Many attorneys are tempted to procrastinate in preparing a proposed QDRO after a divorce judgment is entered. The risk of such delay is demonstrated by the decision of the Oregon Supreme Court in the matter In Re Knappenberger, 340 Or. 573 (2006), which involved a charge of neglect against the attorney:
In this case, the accused undertook to complete the QDRO matter as part of his representation of Jirmasek in her marital dissolution. He then failed to finalize the QDRO over a more than eight-year period, despite repeated requests to do so from Pekelder and from Jirmasek, and despite letters reminding him of his obligations from Kawamoto's pension plan. The accused's conduct in 1994 in ignoring letters and requests from Pekelder simply to sign the QDRO and return it to her is inexplicable. To let the matter then languish for eight years is inexcusable. But the accused's conduct in 2002, when the matter was brought to his attention again, is, if anything, still more disturbing. Nothing in the accused's behavior at that point reveals that he felt any sense of urgency to complete the matter that he already had neglected for so long. Instead, the accused still took more than eight months to complete the process. Based on the foregoing, we conclude that the accused engaged in a course of neglectful conduct and is guilty of the charge of neglecting a legal matter in violation of DR 6-101(B).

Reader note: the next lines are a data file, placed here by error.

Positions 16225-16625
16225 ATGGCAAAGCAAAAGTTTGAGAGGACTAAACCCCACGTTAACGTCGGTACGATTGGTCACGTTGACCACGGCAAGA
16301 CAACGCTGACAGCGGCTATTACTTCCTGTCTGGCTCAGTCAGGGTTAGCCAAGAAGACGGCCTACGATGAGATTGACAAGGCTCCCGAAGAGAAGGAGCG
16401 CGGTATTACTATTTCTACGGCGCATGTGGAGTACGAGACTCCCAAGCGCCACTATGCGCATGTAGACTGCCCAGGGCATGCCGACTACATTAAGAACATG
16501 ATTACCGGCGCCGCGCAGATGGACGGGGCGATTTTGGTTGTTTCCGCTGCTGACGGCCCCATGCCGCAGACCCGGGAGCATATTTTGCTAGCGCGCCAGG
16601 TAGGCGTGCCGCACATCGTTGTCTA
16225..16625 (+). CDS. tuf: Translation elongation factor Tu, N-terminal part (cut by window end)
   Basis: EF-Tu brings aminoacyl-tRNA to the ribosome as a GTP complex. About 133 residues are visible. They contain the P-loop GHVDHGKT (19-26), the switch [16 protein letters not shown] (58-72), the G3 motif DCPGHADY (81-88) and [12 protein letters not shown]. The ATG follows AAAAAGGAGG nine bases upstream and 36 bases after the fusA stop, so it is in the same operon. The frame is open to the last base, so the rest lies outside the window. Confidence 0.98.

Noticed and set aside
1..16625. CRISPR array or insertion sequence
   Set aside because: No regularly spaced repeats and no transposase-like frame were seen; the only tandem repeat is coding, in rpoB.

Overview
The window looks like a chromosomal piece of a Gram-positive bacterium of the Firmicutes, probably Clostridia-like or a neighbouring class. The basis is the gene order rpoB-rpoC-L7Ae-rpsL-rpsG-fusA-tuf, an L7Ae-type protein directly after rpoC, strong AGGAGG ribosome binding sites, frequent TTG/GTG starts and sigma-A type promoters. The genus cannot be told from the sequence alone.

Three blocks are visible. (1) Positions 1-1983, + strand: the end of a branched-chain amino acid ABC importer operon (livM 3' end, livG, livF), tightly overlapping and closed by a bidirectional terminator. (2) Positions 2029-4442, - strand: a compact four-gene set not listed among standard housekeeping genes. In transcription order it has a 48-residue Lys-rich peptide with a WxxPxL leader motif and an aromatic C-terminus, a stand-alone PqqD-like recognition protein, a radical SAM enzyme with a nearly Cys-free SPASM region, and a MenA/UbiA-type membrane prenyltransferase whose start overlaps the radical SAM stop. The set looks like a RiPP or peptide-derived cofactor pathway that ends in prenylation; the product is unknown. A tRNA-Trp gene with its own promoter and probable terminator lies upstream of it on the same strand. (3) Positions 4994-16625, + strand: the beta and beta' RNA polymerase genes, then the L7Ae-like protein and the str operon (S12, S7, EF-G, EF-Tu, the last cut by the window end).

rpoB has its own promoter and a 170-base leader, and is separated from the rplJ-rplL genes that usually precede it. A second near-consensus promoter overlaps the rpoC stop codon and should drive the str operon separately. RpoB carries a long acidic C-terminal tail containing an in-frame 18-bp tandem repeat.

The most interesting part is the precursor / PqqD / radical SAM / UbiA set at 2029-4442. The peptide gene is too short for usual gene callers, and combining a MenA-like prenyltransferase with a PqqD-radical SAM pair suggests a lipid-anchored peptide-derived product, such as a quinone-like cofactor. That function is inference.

While an eight-year delay is unusually long, the message of this decision is clear: do not delay in preparing and submitting your client's QDRO form.